The areas selected for development of hydroelectric project also include part of Malnad region of Western Ghats. The Malnad region covers the western and eastern slopes of Western Ghats hving a width of about 100 kms and covering the portions of Shimoga, Chikmagalur, Uttara Kannada, Kodagu and Hassan disticts. The hills of Malnad are thickly forested and receive an average rainfall of 1000 - 3800 mm per annum. Coffee is grown abundantly in this region. The topography of this region is Precambrian with a peninsular gneiss terrain and major rock types are formed by migmatites represented biotite-hornblende gneisses. The migmatites are composed of amphibolites, pyroxene-granolites and calc-granulites.

According to the revised seismic zone map of 2002, the entire Karnataka state is covered by two zones - Zone II and Zone III. The coastal regions are mainly covered under Zone III whereas the plain regions are covered under Zone II. The Gundia Hydel Project Scheme falls under the Zone III with no major earthquake epicenter recorded in past.

GUNDIA HYDROELECTIC PROJECT:  The Gundia Hydroelectic Project (GHEP) proposed by Karnataka Power Corporation Limited (KPCL) is situated in the Hassan and South Canara districts about 100 kms east of Mangalore city. Three sages have been proposed for development of this project – first stage would include utilization of water from Yettinahole, Kerihole, Hongadallaha and Bettakumbri streams covering a catchment area of 178.5, second stage would include Kumaradhara and Lingath hole covering 78 of catchment area and third stage would involve 6 streams including Kumarahole, Abilbiru hole, etc. covering a catchment area of 70  Figure 2 provides the topography along with the project details.

Figure 2: Topography of the proposed project site.

The first part of the project which is in proposal right now aims at construction of weirs at four different streams. The weir site catchments area of Yettinahole is 60.50, Kerihole is 27.00, Hongadallah is 56.00 and of Bettakumbri is 35.00 5 rain gauge stations in Yetinahole, Hongadallah and Bettakumri and 4 rain gauge stations in Kerihole provide the rainfall data of last 14 years.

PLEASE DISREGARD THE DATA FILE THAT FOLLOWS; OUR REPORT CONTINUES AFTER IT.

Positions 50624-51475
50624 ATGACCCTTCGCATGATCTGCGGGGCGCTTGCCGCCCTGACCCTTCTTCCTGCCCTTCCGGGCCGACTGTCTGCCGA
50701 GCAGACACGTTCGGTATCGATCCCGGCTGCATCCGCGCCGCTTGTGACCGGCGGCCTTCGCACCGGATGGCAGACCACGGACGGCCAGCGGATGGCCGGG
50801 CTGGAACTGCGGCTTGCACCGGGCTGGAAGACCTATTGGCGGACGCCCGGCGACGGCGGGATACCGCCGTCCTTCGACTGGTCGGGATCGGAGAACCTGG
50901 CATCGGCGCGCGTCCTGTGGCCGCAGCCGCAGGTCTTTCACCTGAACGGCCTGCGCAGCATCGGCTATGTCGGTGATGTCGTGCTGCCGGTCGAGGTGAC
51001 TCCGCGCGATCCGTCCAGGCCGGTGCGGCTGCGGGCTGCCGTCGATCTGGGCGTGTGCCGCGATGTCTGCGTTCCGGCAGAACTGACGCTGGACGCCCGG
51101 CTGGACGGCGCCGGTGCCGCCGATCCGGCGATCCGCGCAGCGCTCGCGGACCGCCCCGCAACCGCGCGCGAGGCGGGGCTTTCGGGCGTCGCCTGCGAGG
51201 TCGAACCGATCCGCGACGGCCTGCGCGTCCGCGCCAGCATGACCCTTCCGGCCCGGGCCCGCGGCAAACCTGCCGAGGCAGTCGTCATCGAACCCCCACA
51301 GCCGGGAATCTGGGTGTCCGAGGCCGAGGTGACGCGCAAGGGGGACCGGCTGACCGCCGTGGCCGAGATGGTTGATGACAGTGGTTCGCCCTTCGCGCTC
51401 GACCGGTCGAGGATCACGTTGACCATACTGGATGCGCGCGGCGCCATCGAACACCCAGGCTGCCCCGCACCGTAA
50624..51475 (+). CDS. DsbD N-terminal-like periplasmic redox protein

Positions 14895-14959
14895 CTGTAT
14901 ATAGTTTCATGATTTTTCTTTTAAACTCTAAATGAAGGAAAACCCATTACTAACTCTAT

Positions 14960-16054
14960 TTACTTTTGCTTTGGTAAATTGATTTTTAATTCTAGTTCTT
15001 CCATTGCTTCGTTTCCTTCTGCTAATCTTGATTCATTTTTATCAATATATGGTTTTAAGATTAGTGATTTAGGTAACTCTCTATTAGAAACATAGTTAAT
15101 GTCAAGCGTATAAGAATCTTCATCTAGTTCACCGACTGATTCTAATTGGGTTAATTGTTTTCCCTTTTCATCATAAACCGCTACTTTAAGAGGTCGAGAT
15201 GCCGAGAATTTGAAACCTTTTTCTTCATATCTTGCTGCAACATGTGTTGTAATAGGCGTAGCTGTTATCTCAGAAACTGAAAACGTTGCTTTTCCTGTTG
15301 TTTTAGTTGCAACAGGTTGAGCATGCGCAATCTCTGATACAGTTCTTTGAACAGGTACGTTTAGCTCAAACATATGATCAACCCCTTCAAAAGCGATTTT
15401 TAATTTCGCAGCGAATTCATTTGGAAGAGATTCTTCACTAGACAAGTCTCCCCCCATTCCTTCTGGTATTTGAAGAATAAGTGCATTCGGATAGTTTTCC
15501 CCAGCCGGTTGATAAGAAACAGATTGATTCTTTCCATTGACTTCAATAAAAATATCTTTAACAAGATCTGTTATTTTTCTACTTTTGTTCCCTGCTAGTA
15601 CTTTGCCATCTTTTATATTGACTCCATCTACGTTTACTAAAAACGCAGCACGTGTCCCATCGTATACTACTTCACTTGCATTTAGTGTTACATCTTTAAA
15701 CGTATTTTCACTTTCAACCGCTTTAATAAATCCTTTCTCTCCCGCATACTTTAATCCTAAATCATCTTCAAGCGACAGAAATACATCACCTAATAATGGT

Figure 3: Plan of GHEP

The Gundia Hydroelectric Project aims at production of 200 MW of electricity at the cost of about Rs. 1120 crores. According to the project proposal, about 734 ha. of land will be submerged by this project. The Hongadallah storage dam which was proposed in proposal was cancelled as that region was a reserve forests and the KPCL had applied for construction of remaining part. The total length of tunnels to be constructed in this project for transport of water is 21 kms.

This region harbours many endemic and endangered species. Nearly 36% of the plant species are endemic to Western Ghats, similarly among animals 87% amphibians, 41% fishes are endemic to Western Ghats. More importantly, the presence of four critically endangered and 14 endangered animal species in the region emphasises the unique habitats and ecological niches provided in Gundia region for these animals.

The proposed project is ecologically unsound and economically unviable because of the following reasons:

  1. The construction of this project will cause large scale land cover changes in Gundia (Section 1)
  2. The proposed project would deteriorate the biodiversity of the region (Details in Section 2)
  3. The proposed region is a part of an Elephant reserve and forms a vital link of two Elephant corridors (Details in Section 3).
  4. The proposed project would cause habitat fragmentation and shrinkage resulting in enhanced the Human - Animal conflicts (Details in Section 3)
  5. The economic value of the region is clearly higher. The forests are ecologically and economically beneficial to humans (Details in Section 4)
  6. Alters the hydrological regime – Kumaradhara river, a perennial source of water to Subramanya temple will lose the water source due to diversion to Bettakumri dam. This would hurt the religious sentiments apart from the revenue from ecotourism. Also, due to large scale land cover changes, the catchment yield will dwindle and current perennial streams will become seasonal (as in Sharavathi river basin). This would affect ecosystem people.
The project hence would be ecologically and economically unviable as it would weaken the food and water security of the region.